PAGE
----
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Visual inspection of single-case data is the primary method of interpretation of the effects of an independent variable on a dependent variable in applied behavior analysis. The purpose of the current study was to replicate and extend the results of DeProspero and Cohen (1979) by reexamining the consistency of visual analysis across raters. We recruited members of the board of editors and associate editors for the Journal of Applied Behavior Analysis to judge graphs on a 100-point scale of experimental control and by providing a dichotomous response (i.e., “yes” or “no” for experimental control). Results showed high interrater agreement across the three types of graphs, suggesting that visual inspection can lead to consistent interpretation of single-case data among well-trained raters.
Applied behavior analysis is characterized by the reliable measurement of observable behavior (Baer, Wolf, & Risley, 1968). Once recorded, these data are converted to a graphical display, and behavior analysts typically rely on visual inspection to summarize and interpret these data (Fahmie & Hanley, 2008; Sidman, 1960). When visually inspecting data, the data are examined to determine the extent to which a meaningful change in the behavior occurred and the extent to which this change can be attributed to the independent variable (i.e., experimental control). The following variables are taken into consideration when evaluating experimental control for intrasubject data: variability, level, and trend (Cooper, Heron, & Heward, 2007).
Although visual inspection is the primary method of analyzing single-case data, the method has been criticized for the absence of formal decision rules to guide analysis (Fisch, 1998; Ottenbacher, 1990; Wampold & Furlong, 1981). This lack of a formal set of rules reportedly may lead to subjectivity and inconsistency (Kazdin, 1982). To address this criticism, researchers have proposed the use of structured criteria (e.g., Pfadt, Cohen, Sudhalter, Romanczyk, & Wheeler, 1992) or visual aids (e.g., Fisher, Kelley, & Lomas, 2003) to standardize analysis of single-case data. Despite these alternative methods of data analysis, visual inspection continues to be the predominant method of analysis for single-case data. Several studies have empirically examined consistency of visual inspection (for reviews, see Franklin, Gorman, Beasley, & Allison, 1996; Ottenbacher, 1993). For example, DeProspero and Cohen (1979) asked members of the editorial board or guest reviewers from the Journal of Applied Behavior Analysis (JABA) and the Journal of the Experimental Analysis of Behavior (JEAB) to evaluate nine ABAB graphs for experimental control. Each graph was constructed according to various combinations of graphic features, such as pattern of mean shift (i.e., consistent, inconsistent, and irreversible), degree of mean shift, variability within a phase, and trend (Hersen & Barlow, 1976). DeProspero and Cohen asked the 108 raters who responded to evaluate how satisfactorily (on a scale of 0 [low] to 100 [high]) the graphs demonstrated experimental control. With the exception of the most obvious graphs (“ideal patterns”), interrater agreement was relatively poor (.61 mean Pearson correlation coefficient).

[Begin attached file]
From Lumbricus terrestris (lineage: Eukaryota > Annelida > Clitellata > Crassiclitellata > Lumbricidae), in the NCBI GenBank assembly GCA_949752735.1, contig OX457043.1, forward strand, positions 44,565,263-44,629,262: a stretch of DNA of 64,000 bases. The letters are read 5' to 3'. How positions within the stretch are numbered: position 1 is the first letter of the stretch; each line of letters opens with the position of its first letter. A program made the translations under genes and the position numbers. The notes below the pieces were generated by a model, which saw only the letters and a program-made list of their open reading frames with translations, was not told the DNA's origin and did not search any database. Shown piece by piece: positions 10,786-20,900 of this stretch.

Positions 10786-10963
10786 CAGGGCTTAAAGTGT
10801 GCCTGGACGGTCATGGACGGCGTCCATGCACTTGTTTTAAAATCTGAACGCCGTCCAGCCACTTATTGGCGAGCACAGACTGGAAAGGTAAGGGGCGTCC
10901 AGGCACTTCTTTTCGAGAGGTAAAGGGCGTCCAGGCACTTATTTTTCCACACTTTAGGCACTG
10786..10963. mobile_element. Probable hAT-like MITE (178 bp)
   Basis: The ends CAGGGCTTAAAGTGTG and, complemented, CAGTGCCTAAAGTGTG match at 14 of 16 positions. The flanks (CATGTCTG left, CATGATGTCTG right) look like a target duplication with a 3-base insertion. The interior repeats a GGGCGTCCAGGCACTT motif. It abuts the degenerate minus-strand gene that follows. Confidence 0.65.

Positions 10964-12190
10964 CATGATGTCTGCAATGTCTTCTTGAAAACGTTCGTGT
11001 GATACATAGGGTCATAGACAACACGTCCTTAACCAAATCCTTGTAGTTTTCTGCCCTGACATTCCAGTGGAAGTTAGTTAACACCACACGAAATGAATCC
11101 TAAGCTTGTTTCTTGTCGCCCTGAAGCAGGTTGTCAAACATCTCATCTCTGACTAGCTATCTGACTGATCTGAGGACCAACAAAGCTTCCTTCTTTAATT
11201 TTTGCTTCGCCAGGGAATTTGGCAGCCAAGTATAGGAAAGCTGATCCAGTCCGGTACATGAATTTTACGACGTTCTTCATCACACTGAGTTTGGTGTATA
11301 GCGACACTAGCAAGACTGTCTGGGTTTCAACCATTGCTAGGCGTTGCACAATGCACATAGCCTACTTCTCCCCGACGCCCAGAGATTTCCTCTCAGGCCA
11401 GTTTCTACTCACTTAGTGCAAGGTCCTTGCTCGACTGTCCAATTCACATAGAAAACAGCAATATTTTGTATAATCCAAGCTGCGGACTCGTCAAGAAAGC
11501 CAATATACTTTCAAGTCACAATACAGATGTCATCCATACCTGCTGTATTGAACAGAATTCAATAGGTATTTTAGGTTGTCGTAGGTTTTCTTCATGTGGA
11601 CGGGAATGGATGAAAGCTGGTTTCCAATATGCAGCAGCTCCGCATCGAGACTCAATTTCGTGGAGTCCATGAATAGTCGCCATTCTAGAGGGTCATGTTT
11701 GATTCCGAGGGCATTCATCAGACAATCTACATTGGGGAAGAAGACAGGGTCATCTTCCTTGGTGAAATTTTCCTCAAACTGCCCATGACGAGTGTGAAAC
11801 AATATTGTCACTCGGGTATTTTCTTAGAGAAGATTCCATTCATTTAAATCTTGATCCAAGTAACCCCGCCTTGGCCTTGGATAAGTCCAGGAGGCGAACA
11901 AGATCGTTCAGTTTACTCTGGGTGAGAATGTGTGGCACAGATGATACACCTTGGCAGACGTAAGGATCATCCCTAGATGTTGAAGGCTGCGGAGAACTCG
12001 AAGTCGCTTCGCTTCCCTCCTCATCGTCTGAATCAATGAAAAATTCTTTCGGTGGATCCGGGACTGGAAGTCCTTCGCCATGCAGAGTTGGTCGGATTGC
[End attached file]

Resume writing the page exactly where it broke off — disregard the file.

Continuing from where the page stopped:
Other studies have evaluated the extent to which varying graphic features may affect agreement between observers. Ottenbacher (1990) evaluated six AB graphs with 61 professionals who had experience working with individuals with mental retardation (e.g., physical therapists, occupational therapists, special educators, and speech therapists). The graphs were varied according to mean shift across phases, variability across phases, change in slope across phases, change in level across phases, amount of overlap, and the degree of serial dependency. The participants indicated whether or not there was a significant change in performance from the A to B phase. Ottenbacher found poor agreement for a majority of the graphs across raters. Results also suggested that variability and slope were most associated with low agreement, and changes in the mean shift and level were associated with the highest agreement.
Research on the consistency of visual inspection as a means of data analysis generally suggests that visual inspection of graphical data may be inconsistent across raters. However, the results of these studies may be somewhat outdated (e.g., DeProspero & Cohen, 1979) due to increased and improved training opportunities in visual inspection of single-case data. The purpose of the current study was to replicate, extend, and update the study conducted by DeProspero and Cohen by instructing raters to evaluate graphs, based on a scale of 0 to 100, for experimental control (as in the DeProspero and Cohen study) in addition to a dichotomous response (“yes” or “no”) for a series of ABAB graphs.